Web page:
## The Lagrange Interpolation

The polynomial that fits a set of node points can also be obtained by the Lagrange interpolation:

 (15)

where are the Lagrange basis polynomials of degree that span the space of all nth degree polynomials:

 (16)

Note that when , we get

 (17)

This polynomial passes through all points:

 (18)

but it is only an approximation of at any other point .

Specially, when , i.e., , we get an important property of the Lagrange basis polynomials:

 (19)

Due to the uniqueness of the polynomial interpolation, , and they have the same error function as in Eq. (12):

 (20)

The computational complexity for calculating one of the basis polynomials is and the complexity for is for each . If there are samples for , then the total complexity is .

To reduce the computational complexity, we express the numerator of based on the (n+1)th degree polynomial defined in Eq. (7) as

 (21)

Then the denominator of can be found by evaluating at :

 (22)

Here the second to the last expression is an indeterminate form which leads to the last equality due to L'Hôpital's rule. Now the Lagrange basis polynomial can be expressed as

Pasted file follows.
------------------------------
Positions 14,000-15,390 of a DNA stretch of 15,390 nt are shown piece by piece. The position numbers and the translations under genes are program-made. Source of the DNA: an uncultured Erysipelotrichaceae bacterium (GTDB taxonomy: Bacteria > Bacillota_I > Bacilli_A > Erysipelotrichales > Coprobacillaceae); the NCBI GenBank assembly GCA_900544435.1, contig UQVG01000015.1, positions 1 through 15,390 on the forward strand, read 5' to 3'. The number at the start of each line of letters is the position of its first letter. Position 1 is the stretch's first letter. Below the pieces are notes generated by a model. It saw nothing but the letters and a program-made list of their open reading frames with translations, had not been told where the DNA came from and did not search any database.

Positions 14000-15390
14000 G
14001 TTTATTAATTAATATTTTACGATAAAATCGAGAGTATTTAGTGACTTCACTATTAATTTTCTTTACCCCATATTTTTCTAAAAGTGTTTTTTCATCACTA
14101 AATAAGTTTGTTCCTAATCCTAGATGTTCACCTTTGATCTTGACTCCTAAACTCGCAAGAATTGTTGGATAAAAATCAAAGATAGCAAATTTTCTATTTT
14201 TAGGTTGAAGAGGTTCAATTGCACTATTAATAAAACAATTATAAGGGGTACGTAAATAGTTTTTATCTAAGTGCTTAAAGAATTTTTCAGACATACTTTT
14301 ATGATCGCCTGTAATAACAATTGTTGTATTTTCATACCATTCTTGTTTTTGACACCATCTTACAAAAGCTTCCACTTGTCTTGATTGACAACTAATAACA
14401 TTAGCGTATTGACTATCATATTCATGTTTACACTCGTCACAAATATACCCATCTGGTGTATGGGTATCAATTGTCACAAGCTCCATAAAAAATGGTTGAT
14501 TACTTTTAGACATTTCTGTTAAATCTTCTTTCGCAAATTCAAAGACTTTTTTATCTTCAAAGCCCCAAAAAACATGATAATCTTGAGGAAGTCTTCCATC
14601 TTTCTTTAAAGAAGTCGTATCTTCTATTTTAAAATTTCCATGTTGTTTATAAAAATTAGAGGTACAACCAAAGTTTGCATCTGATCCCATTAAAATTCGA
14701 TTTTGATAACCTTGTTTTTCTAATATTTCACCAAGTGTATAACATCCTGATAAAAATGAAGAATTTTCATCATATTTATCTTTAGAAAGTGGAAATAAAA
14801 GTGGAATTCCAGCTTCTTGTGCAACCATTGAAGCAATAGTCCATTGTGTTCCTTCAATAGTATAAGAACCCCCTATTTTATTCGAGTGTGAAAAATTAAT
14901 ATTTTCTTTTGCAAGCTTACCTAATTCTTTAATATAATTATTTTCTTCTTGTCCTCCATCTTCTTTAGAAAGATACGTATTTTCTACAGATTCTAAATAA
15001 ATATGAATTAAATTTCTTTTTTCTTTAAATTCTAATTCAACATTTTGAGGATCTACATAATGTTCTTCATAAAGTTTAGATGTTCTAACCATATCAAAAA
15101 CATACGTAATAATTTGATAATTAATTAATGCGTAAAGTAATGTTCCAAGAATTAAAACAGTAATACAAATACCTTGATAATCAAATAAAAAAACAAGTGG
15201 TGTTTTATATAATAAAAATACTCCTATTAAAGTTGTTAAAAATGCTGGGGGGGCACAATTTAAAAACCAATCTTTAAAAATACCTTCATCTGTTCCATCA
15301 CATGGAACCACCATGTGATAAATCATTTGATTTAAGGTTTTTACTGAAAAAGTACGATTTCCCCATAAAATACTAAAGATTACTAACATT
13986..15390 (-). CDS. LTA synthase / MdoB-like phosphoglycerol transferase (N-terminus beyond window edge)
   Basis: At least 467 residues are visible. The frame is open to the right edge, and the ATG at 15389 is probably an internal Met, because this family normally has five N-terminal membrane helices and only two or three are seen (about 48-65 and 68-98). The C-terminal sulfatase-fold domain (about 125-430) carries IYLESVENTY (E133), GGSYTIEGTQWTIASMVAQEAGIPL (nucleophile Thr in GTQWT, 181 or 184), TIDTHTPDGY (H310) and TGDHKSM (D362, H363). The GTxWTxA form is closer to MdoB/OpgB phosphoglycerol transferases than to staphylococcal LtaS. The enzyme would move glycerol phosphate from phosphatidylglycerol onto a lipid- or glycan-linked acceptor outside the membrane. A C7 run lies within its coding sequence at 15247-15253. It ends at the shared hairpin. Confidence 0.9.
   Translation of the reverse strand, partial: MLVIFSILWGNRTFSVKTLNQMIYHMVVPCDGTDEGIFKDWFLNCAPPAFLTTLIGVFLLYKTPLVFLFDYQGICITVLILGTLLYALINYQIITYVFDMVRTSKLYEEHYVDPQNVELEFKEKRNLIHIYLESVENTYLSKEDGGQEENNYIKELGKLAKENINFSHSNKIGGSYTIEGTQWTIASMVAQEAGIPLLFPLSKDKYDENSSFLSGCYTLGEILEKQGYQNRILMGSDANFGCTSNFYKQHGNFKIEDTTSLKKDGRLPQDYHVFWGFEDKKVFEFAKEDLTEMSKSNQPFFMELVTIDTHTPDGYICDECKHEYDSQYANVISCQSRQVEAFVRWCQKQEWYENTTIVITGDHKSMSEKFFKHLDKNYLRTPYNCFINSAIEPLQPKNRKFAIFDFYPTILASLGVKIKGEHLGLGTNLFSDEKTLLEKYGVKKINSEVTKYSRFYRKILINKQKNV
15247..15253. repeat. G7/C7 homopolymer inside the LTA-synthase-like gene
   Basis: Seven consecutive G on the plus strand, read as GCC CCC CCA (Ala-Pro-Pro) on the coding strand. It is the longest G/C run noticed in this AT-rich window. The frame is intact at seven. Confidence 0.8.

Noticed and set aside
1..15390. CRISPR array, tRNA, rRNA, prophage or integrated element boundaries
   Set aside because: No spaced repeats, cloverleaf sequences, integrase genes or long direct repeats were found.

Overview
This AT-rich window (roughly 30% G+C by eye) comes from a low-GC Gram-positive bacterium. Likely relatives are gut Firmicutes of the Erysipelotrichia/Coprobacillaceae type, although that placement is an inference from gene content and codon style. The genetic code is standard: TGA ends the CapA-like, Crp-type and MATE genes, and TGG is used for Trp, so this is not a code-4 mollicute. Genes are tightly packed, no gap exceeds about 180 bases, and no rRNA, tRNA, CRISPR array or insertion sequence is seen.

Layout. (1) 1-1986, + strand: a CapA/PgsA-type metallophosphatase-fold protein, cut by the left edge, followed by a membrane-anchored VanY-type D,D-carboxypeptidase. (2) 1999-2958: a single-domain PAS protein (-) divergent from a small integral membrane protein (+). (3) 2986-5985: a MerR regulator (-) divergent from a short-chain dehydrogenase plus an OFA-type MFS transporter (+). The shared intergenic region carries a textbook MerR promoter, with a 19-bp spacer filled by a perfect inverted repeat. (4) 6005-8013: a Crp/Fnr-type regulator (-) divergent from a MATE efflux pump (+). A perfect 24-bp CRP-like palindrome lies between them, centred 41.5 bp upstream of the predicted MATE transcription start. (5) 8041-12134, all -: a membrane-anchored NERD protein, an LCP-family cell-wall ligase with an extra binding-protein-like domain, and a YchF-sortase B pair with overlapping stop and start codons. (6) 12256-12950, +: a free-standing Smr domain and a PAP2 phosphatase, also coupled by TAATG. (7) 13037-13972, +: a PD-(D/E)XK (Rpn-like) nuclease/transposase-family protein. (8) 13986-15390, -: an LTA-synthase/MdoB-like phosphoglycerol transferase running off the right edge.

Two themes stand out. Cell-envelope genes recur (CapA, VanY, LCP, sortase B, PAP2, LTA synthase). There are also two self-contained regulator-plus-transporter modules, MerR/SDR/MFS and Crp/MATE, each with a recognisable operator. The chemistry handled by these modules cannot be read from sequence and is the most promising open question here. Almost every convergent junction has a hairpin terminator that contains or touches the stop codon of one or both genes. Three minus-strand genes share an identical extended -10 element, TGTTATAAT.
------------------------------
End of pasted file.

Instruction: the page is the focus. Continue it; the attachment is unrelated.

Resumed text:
(23)

where is the barycentric weight, and the Lagrange interpolation can be written as:

 (24)

We see that the complexity for calculating for each of the samples of is (both for and the summation), and the total complexity for all samples is .

Example: Approximate function by a polynomial of degree , based on the following points:

Based on these points, we construct the Lagrange polynomials as the basis functions of the polynomial space (instead of the power functions in the previous example):

Note that indeed . The interpolating polynomial can be obtained as a weighted sum of these basis functions:

which is the same as previously found based on the power basis functions, with the same error .

The Matlab code that implements the Lagrange interpolation (both methods) is listed below:

function [v L]=LI(u,x,y)  % Lagrange Interpolation
% vectors x and y contain n+1 points and the corresponding function values
% vector u contains all discrete samples of the continuous argument of f(x)
n=length(x);     % number of interpolating points
k=length(u);     % number of discrete sample points
v=zeros(1,k);    % Lagrange interpolation
L=ones(n,k);     % Lagrange basis polynomials
for i=1:n
for j=1:n
if j~=i
L(i,:)=L(i,:).*(u-x(j))/(x(i)-x(j));
end
end
v=v+y(i)*L(i,:);
end
end


function [v L]=LInew(u,x,y)  % Lagrange interpolation
% u: data points; (x,y) sample points
n=length(x);     % number of sample points
m=length(u);     % number of data points
L=ones(n,m);     % Lagrange basis polynomials
v=zeros(1,m);    % interpolation results
w=ones(1,m);     % omega(x)
dw=ones(1,n);    % omega'(x_i)
for i=1:n
w=w.*(u-x(i));
for j=1:n
if j~=i
dw(i)=dw(i)*(x(i)-x(j));
end
end
end
for i=1:n
L(i,:)=w./(u-x(i))/dw(i);
v=v+y(i)*L(i,:);
end
end